It’s not unusual to see partnerships between higher education institutions and businesses, especially at large research institutions where many companies have spent decades working with and funding academic programs. But in recent years, regional colleges and universities have begun to realize the value of partnering with local industry.
As small and medium sized institutions seek to drive student enrollment, and as local businesses seek to employ skilled workers, both parties should pursue opportunities to further collaborate. Below are 5 reasons why partnering with local businesses should be in your institution’s 5-year plan.
Most of the partnerships you hear about between institutions and businesses are those of name-brand schools working with Fortune 500 companies. GE partnered with Northeastern University to create a Bachelor of Science degree in advanced manufacturing systems. Rolls Royce has given millions of dollars over the years to help Purdue University’s aerospace initiatives.
More localized businesses might not be able to fund million-dollar programs, but they can provide important resources to smaller, regional institutions. For instance, they could donate technology equipment or contribute to scholarships and small grants that help sustain myriad campus initiatives.
As higher ed institutions seek to implement skills-based courses, local businesses can be great places to find educators with relevant real-world experience. Because they are experts in their fields, these new adjunct faculty members can quickly create curriculum relevant to local job market requirements.
With their connections to local industry, new faculty can also help build robust guest-speaker series and create jobsite learning opportunities. When taking courses taught by local professionals, students have the opportunity to become familiar with the ways in which their degrees can translate to jobs outside the classroom.
Especially for smaller schools with heavy commuter populations, offering internship opportunities at nearby businesses provides students with relevant, pre-professional training that can fast-track paths to desired careers. For businesses, these internships are a great way to develop talent and invest in workers who plan on staying local for the long haul.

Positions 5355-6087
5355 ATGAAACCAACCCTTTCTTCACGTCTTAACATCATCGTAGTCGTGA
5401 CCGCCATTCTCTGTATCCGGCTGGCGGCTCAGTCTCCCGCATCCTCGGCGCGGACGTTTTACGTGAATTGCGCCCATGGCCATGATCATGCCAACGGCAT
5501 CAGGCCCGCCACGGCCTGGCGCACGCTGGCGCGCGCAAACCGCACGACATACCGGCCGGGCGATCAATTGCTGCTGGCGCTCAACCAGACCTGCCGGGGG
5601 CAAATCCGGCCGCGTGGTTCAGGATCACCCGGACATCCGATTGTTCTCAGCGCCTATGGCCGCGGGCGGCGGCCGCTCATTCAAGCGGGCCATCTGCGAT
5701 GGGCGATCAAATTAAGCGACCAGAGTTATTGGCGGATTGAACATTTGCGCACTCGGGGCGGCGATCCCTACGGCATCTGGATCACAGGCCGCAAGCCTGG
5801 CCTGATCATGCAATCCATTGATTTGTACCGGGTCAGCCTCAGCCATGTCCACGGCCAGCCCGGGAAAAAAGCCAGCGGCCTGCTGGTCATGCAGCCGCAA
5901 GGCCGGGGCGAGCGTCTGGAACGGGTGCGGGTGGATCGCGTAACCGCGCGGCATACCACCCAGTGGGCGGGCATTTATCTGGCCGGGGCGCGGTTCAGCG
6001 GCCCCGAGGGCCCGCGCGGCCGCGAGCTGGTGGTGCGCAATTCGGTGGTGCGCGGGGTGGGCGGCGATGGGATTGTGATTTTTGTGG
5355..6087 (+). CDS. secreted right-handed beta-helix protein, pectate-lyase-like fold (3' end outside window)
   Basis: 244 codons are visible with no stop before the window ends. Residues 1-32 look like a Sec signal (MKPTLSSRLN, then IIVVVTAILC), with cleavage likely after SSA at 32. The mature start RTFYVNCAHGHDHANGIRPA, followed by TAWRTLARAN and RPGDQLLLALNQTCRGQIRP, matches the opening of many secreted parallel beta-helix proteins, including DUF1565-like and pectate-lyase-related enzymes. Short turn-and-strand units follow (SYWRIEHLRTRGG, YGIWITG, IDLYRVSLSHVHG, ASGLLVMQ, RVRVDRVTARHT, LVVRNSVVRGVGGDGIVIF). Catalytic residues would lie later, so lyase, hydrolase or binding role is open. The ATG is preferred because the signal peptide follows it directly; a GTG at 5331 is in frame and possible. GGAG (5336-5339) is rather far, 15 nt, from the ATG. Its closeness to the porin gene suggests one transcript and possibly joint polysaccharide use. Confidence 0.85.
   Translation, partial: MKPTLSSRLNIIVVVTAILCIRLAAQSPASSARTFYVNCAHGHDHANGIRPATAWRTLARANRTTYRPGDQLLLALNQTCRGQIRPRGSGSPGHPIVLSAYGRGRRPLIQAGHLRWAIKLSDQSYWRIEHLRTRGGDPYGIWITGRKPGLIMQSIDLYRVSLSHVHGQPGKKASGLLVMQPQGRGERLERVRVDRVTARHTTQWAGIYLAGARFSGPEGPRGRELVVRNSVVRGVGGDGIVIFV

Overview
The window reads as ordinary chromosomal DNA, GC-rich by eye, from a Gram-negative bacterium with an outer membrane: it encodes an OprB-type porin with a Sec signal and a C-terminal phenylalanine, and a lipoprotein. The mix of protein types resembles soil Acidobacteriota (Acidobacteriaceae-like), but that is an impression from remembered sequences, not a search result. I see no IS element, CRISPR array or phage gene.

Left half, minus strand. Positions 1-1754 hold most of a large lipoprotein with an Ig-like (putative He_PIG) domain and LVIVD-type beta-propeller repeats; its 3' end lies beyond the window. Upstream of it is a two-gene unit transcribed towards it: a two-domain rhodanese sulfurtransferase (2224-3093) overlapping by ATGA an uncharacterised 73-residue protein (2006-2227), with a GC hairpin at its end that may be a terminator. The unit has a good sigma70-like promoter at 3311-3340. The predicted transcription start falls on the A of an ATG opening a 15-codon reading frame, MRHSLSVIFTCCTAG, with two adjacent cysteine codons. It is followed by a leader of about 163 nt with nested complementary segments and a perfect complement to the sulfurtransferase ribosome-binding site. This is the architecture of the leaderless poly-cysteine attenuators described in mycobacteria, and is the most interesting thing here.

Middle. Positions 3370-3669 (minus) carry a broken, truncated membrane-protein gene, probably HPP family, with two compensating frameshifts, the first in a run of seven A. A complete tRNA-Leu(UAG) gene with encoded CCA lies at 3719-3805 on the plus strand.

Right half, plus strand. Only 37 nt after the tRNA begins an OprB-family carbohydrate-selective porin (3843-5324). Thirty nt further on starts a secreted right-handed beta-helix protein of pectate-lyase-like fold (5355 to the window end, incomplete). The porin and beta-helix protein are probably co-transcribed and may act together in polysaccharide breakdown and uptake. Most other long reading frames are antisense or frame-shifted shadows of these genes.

Considering how many small cities and towns are home to robust businesses and large corporations, students shouldn’t have to uproot their lives and travel to find job opportunities.
But even for companies located in small cities or towns, open jobs can be competitive and require certain skills that new graduates don’t possess. When institutions partner with local businesses, they offer their soon-to-be graduates opportunities to gain the skills needed to obtain desirable, full-time jobs in their own neighborhoods.
Traditional students aren’t the only learners looking for institutions with strong college-to-career pipelines. Many nontraditional students are also seeking programs that will help them land the jobs they want.
What the media dubbed “the great resignation” has turned into “the great reshuffling.” Many employees are now actively looking for careers that give them a better quality of life, and they’re looking for programs that teach them the skills required to build these careers. Colleges and universities have the opportunity to draw more students to their campuses by working with local businesses to create skills-based academic programs.
These new programs may help an institution’s post-graduation employment rate and having a reputation for placing students in fulfilling jobs will ultimately help an institution attract even more students to enroll.
It’s no secret that there is a major labor shortage across the nation, so it makes sense for local businesses to join forces with nearby institutions to find, nurture, and hire the very best talent. No matter which way an institution decides to partner with a local business, these partnerships can close the gap between education and employment. If colleges and universities can foster open, mutually beneficial partnerships with local businesses, then nurturing this relationship can benefit all involved.